Our customer, a component manufacturer, needed to reduce the pressure loss in their valve. At the same time, the sealing was to be optimized.
The particular challenge was that there were extreme variations in the temperature of the medium flowing through the valve, and the O-rings experienced temperature variations of around 120° C in a very short period. The customer had already carried out some tests by trial and error, but had not achieved a satisfactory result. After we were recommended to them, we first of all investigated the status quo. We needed to understand the customer’s process in order to derive the (mathematical) boundary conditions for the simulation. Based on this, we were able to construct a multi-physics model of the existing situation, consisting of:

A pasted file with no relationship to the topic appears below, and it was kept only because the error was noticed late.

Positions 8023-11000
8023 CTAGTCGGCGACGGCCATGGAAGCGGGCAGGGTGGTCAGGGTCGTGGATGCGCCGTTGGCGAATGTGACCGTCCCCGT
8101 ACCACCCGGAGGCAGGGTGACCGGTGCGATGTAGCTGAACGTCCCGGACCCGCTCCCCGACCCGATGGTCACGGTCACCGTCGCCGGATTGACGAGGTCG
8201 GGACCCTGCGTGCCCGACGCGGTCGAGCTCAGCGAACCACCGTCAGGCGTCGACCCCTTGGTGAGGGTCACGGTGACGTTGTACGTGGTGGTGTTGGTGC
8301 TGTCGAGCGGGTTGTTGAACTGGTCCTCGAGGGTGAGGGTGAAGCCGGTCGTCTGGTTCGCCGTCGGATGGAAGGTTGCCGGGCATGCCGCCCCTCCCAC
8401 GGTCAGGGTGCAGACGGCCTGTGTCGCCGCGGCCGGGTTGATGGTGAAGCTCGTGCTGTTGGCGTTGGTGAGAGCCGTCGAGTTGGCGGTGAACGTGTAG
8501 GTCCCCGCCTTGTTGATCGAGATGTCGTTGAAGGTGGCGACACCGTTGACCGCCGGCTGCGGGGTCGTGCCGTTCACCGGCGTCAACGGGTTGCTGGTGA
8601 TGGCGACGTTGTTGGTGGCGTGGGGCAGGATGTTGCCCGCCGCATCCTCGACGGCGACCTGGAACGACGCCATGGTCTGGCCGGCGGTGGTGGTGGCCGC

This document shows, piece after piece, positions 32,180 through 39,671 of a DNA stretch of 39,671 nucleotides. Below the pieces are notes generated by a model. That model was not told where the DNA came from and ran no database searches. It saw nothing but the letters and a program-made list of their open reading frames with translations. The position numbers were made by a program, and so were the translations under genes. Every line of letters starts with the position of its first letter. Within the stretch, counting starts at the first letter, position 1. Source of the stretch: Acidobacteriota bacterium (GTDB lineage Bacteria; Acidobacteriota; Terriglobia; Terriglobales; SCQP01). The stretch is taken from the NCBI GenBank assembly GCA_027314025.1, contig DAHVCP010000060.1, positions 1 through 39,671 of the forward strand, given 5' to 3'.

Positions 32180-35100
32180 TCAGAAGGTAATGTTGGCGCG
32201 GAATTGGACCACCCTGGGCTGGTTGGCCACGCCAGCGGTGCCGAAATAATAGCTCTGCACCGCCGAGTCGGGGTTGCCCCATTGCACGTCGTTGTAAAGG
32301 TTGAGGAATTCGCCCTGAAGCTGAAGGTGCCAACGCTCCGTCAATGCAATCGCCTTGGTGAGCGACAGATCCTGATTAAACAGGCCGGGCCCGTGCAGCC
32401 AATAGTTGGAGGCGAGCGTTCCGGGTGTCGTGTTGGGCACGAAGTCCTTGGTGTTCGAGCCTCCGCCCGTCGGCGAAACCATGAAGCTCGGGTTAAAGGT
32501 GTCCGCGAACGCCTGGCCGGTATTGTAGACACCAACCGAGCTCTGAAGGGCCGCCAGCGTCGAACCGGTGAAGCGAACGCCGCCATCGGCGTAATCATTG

- CFD simulations taking into account the degree of valve opening
- A thermal conduction model of the housing
- A thermal conduction model of the O-ring
compared with the customer’s trials, thus validating the model. This was particularly important to our customer, as they had so far had little experience with simulations and wanted to see the trust they had put in us confirmed on paper.
Using this validated model, focused optimizations could now be carried out via simulation. During this phase, our engineers worked in close cooperation with the customer’s design department, who of course were very experienced with this special component and its manufacture.
The result was that we were not only able to reduce the pressure loss coefficient, but by optimizing the seal geometry we were able to achieve a significantly lower leakage rate in the closed state.
This “workflow” has proven so successful that this customer now regularly asks us to support them in the optimization of their components.